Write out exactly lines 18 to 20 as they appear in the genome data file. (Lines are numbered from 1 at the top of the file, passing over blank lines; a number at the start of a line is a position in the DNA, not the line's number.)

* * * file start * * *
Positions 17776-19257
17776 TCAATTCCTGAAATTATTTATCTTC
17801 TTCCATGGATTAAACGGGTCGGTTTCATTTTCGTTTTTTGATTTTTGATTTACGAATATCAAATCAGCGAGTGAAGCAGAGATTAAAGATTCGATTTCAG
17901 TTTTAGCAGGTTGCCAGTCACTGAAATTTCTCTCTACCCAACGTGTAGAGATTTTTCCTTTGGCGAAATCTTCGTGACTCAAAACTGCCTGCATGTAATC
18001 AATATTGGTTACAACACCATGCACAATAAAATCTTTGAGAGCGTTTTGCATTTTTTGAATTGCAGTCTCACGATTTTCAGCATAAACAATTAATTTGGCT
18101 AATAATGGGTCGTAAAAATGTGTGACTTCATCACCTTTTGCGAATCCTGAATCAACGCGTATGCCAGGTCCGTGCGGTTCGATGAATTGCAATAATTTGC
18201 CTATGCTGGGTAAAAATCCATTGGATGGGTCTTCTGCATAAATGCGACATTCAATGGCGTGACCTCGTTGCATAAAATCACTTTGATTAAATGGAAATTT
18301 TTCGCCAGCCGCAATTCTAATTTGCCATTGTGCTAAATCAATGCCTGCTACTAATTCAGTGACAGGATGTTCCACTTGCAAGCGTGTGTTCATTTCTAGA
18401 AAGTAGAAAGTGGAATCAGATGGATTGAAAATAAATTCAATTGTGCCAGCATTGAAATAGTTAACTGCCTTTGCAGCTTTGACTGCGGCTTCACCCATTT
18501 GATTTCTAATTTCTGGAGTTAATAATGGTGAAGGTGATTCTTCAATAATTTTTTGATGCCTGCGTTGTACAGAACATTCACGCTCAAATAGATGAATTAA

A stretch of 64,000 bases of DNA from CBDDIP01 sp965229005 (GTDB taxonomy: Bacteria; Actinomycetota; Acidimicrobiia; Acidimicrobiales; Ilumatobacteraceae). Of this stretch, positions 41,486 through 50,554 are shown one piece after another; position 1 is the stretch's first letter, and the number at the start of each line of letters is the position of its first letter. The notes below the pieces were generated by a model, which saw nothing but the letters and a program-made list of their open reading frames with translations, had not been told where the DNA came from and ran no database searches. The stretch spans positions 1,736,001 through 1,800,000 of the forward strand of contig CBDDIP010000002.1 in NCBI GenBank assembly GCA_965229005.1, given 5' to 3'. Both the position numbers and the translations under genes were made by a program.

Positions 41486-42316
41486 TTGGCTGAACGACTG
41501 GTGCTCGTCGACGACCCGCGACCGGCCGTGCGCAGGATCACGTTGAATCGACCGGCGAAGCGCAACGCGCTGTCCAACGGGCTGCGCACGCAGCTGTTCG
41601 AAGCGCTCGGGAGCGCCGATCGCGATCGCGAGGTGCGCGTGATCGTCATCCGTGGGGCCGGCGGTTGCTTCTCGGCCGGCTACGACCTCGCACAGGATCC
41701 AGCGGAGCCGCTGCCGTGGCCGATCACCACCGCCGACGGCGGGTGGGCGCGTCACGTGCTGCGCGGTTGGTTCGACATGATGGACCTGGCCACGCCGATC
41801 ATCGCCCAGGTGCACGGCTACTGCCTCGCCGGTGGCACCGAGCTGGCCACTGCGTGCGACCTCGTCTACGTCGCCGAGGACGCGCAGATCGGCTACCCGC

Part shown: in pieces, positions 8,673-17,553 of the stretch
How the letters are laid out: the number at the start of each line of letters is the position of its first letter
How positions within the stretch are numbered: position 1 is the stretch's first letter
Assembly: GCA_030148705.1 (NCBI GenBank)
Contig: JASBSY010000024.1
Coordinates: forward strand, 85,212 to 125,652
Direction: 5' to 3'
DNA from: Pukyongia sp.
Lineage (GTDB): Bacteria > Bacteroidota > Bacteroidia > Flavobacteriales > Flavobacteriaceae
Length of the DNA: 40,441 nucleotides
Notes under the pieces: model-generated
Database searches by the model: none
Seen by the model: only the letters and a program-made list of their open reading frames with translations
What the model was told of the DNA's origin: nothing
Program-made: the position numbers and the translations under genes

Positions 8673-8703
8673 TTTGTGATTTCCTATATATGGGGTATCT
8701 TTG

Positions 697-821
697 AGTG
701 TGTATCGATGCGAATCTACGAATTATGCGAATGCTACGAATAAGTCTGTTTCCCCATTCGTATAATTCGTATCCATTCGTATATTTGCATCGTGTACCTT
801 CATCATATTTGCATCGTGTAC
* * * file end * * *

Part shown: in pieces, positions 8,673-17,553 of the stretch
How the letters are laid out: the number at the start of each line of letters is the position of its first letter
How positions within the stretch are numbered: position 1 is the stretch's first letter